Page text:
Examining the spatio-temporal gait characteristics is the initial stage in evaluating human locomotion when there is little information available to construct further investigations. The initial findings throughout spatio-temporal characteristics in the present study would be helpful in more sophisticated gait assessments such as joint torque and muscle force assessments. In the present study, older adults’ HCV was faster while carrying no-load in comparison to younger adults’ HCV, whereas, there was no difference while carrying the load (older vs. younger, Load: 77. 22 cm/s vs. 80.90 cm/s, No-load: 94.95 cm/s vs. 66.50 cm/s). In other words, there was no different in HCV between two populations when carrying load (older adults’ HCV when carrying load was significantly slowed down while younger adults’ HCV was amplified) although older adults’ normal HCV was generally faster than younger adults4, 6). This result in the study may also have indicated that healthy older adults may have not been concerned of slips and falls while their normal walking in this study. Nevertheless, the results may indicate that, while carrying a load, older adults reduced heel velocity sufficiently at the heel contact phase of the gait cycle to avoid unexpected events such as slipping due to fear for unexpected events17). Moreover, older adults may have struck their foot slower to the ground at the time of heel contact while carrying a load due to the time required to overcome the inertial forces due to an added weight. This may have slowed down the whole body COM progression resulting in slower HCV4, 18). Shorter step length among older adults while carrying a load further supported this statement. Inability to bring their COM forward while carrying a load during the swing phase resulted in older adults taking a shorter step. This may be resulted by physiological aging process such as strength degradations seen in older adults such as ankle strength degradation19, 20). Inability to progress forward the whole body COM when carrying an additional weight may induce the slower HCV among older adults as well as the shorter SL. More interestingly, this possible adaptation would leave the supporting leg in a danger since additional weight would be left in the supporting leg while the swinging leg would not be in contact with the floor. This suggested that, while carrying a load, risks may be greater in the supporting foot slips. This statement is further supported by the fact that most slips while carrying a load started at 8% of gait cycle, whereas, most slips while carrying no-load started at 5% of gait cycle in the present study. Further study in evaluating the effects of load carrying in front on the supporting leg should be performed to evaluate if the likelihood of slip-induced falls could be more dangerous at the contacting foot when the other foot begins swing phase of the gait cycle.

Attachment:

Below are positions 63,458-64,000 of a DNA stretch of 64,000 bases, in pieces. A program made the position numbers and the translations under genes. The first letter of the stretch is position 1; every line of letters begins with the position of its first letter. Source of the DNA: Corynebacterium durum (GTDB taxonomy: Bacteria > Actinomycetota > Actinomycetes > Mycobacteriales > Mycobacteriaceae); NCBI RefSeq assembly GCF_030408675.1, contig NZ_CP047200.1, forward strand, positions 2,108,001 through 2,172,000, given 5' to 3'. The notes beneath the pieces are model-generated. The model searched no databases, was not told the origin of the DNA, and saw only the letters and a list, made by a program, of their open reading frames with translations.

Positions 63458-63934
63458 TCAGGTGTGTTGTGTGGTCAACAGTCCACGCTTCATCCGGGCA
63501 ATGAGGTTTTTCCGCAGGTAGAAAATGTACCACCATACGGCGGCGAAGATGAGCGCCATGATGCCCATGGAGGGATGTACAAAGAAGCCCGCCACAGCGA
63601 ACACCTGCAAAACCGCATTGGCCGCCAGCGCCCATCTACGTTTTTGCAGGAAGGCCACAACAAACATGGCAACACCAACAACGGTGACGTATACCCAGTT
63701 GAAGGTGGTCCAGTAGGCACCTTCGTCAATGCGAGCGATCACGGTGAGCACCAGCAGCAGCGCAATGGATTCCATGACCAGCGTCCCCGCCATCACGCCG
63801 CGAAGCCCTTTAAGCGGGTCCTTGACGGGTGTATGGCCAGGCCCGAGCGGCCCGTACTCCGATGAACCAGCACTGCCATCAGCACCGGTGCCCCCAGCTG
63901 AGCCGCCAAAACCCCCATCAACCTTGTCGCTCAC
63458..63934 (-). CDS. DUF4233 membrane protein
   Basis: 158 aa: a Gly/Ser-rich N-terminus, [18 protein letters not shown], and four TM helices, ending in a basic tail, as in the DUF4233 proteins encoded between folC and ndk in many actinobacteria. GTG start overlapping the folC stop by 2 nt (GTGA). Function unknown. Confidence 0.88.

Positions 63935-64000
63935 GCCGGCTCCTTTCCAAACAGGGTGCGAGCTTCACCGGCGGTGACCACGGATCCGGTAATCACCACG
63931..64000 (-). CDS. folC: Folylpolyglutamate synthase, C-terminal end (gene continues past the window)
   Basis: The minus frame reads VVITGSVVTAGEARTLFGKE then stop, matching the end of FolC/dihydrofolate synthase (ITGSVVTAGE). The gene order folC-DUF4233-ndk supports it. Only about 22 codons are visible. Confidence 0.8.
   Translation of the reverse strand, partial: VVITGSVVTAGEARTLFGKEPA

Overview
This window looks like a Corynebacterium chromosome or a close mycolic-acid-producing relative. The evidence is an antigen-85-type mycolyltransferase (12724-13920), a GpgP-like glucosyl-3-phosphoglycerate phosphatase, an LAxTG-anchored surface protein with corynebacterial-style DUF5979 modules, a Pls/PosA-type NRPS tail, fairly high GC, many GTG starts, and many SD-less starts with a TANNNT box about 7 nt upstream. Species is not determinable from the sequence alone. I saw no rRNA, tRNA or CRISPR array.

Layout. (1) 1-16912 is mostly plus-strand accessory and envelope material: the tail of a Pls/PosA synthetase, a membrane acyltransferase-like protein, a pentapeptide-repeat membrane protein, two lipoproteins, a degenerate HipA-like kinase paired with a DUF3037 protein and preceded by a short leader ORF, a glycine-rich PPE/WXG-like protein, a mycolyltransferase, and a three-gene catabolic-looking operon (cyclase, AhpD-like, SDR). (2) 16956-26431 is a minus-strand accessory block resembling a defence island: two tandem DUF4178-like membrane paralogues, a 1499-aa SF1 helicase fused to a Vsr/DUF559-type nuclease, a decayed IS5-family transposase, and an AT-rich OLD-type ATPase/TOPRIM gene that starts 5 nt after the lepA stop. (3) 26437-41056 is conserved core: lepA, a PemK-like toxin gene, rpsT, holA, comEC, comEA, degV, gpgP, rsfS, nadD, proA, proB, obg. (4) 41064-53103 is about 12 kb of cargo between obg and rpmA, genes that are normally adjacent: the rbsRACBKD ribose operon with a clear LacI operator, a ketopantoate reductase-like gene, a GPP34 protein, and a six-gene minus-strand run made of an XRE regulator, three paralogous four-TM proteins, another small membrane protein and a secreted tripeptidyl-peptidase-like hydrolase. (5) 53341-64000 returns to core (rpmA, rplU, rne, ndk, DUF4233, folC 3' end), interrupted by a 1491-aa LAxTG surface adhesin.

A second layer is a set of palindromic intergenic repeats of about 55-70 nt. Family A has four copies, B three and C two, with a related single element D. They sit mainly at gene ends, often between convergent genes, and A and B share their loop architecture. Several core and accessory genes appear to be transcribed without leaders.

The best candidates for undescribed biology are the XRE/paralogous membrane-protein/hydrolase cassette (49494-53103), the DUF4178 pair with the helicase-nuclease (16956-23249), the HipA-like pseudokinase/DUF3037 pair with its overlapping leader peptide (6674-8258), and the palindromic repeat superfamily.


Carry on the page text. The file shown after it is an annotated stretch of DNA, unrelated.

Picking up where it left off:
While older adults exhibited precarious gait while carrying a load (i.e., slower HCV), their younger counterparts exhibited compensatory gait behavior wherein heel contact velocity was increased. Compensatory behavior may be related to efforts to optimize the gait pattern for energy efficiency, maximum speed, or other criteria such as stability while carrying a load26). Although implicated, further study is necessary to identify optimal gait patterns while carrying a load on various environmental conditions to elucidate occupational relevance.